What are Those Things Hanging in my Trees and Shrubs?
Updated: Aug 19, 2019
Giuseppe Baldi, GM Baldi Gardens, Inc
Our certified experts are here to answer the What, Where, Why and How of those pesky Bagworms you keep hearing about. Read more to find out how to spot them and what to do to get rid of them before they ruin your landscape!
Those are bagworms! These caterpillars don’t typically present a problem every year and you may notice small numbers of them in any given year, but some years they emerge in droves and can completely cover and defoliate trees. It looks like this is going to be one of those years!
Bagworms typically make their “bags” in conifers (junipers, cedars, cypress, arborvitae, pines, spruces, etc.) and some broadleaf shrubs. The females construct these bags to protect themselves, their eggs, pupae and larvae. There are many different species of bagworms each species has slightly different life cycles and growth habits. Most bagworms pupate in late summer and after about 3 weeks the adult moths will emerge from their bags. This typically coincides with mating season, after which the femaless will deposit their eggs and die.
The bags these caterpillars construct are woven from silk and are reinforced with layers of leaves, twigs and bits of bark. There is typically a small opening at the bottom of the bag where the worm can expel refuse and waste. There is also a larger opening near the top of the bag where the worm can exit to feed or make repairs to their bags as needed. This upper opening is closed by the worm before each molting period and before winter hibernation or pupation.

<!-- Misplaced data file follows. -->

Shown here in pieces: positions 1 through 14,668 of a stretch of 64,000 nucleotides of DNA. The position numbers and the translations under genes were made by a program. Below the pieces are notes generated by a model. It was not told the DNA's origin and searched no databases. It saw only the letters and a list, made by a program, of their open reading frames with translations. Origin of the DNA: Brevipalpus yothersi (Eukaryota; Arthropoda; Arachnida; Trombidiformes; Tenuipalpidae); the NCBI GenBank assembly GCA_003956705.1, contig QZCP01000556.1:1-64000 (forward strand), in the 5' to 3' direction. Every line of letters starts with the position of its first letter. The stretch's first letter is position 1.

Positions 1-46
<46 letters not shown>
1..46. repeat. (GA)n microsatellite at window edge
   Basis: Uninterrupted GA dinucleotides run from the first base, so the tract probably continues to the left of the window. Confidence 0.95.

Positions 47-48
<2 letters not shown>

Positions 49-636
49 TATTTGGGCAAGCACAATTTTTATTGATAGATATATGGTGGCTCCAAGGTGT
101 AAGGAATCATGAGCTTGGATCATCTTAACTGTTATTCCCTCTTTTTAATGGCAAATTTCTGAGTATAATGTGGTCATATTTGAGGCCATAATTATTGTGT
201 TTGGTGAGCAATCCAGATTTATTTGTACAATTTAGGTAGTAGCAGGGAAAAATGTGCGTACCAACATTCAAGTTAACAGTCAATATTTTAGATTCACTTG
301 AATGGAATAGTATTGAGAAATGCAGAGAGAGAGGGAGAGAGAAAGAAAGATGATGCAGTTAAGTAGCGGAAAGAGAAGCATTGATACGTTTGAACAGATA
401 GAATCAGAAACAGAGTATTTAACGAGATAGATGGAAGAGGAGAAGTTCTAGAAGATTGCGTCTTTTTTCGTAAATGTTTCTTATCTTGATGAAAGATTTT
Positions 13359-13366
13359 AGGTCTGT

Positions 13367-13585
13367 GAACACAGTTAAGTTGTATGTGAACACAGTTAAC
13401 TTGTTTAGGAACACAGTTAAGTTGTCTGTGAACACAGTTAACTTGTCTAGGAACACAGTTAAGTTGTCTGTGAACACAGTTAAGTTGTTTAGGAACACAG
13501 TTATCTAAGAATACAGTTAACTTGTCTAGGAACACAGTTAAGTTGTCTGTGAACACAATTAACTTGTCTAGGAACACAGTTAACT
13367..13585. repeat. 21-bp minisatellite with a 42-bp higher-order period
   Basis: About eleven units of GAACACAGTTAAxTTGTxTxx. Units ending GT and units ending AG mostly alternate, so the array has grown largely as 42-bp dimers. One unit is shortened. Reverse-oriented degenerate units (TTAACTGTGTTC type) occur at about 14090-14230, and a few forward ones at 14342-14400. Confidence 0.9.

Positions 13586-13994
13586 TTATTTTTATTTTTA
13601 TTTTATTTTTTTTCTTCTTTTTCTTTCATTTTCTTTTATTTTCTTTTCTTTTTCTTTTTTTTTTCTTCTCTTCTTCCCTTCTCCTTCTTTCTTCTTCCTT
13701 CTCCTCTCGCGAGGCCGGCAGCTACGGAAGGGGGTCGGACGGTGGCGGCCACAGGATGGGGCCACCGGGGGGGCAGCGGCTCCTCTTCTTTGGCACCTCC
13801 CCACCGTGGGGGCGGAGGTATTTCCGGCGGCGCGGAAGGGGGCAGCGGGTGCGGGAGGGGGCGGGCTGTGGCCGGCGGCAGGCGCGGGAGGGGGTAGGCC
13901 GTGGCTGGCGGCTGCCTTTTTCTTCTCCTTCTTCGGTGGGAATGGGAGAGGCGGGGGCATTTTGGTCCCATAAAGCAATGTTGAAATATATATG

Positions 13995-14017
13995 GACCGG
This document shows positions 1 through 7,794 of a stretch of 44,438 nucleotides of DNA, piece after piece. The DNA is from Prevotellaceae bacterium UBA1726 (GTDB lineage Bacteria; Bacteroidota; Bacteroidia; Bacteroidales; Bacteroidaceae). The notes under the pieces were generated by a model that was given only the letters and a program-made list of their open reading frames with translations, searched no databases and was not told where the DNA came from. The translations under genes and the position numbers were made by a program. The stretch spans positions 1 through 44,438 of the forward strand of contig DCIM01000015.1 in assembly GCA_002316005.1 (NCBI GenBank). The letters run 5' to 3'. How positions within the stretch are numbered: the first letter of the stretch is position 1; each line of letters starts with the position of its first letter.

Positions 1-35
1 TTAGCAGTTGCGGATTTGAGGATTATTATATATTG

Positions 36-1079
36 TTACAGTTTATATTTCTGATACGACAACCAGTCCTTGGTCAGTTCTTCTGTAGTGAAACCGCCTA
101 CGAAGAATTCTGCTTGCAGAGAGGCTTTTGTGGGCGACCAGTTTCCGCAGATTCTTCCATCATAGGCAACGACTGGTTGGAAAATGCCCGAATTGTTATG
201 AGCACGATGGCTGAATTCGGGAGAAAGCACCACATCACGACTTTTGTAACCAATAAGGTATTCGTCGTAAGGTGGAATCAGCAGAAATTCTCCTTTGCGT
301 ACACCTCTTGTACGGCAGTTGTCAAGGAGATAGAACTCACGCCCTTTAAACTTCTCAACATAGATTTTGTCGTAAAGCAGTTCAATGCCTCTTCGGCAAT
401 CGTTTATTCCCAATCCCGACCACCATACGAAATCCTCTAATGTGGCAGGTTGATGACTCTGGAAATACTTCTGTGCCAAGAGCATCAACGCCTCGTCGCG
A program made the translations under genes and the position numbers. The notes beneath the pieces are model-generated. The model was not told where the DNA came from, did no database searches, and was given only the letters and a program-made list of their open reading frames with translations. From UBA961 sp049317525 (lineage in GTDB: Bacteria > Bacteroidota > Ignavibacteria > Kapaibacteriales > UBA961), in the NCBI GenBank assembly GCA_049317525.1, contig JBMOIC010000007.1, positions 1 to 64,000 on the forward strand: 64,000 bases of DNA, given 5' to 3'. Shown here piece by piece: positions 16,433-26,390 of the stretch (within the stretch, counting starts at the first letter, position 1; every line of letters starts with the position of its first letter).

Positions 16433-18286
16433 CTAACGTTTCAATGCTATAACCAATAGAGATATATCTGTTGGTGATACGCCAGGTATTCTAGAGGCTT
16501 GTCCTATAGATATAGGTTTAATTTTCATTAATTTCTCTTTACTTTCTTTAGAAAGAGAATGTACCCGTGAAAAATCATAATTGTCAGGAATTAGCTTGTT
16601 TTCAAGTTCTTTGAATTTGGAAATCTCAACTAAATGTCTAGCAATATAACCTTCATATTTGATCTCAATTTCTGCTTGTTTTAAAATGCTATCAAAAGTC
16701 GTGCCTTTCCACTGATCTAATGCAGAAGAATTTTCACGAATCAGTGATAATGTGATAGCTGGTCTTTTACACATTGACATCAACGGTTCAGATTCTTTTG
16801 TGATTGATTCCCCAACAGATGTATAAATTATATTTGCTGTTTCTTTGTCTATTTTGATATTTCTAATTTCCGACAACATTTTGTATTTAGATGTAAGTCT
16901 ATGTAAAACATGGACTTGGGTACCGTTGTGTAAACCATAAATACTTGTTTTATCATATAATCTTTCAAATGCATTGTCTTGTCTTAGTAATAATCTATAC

Adult male bagworms will exit their bags after pupation, in search of a mate, through the small lower opening and will generally leave their pupal skin protruding from the bottom of the bag. Adult males emerge as small moths which are black in color and have clear wings and feathery antennae. Adult females resemble maggots and do not have functioning eyes, legs or antennae. Their bodies are soft and yellowish-white in color. Once they have successfully mated they will lay their eggs, which could number up to 1,000, in the empty pupal case inside her bag. They then fall to the ground and die.
Bagworms have many natural enemies, including birds, insect predators and insect parasites. Often, the infestations are much too large to be controlled by natural methods. Removing the bags by hand is the preferred and most effective form of control. These bags must be disposed of as the eggs inside could still hatch if left on the ground. In cases where hand removal may not be practical or safe insecticide may be used, although timing of treatments can be tricky. Insecticides must be applied soon after eggs hatch so as to kill the pupae before they have a chance to form bags of their own. Once a bag is constructed it may be very difficult to treat as insecticides may not readily penetrate the bags.
So, how do you deal with bagworms in your trees? If you suspect you may have bagworms in your landscape it’s time to call in the professionals or remove them by hand yourself. If insecticide is to be used, be sure your service provider has been trained and is appropriately licensed and insured to work with insecticides.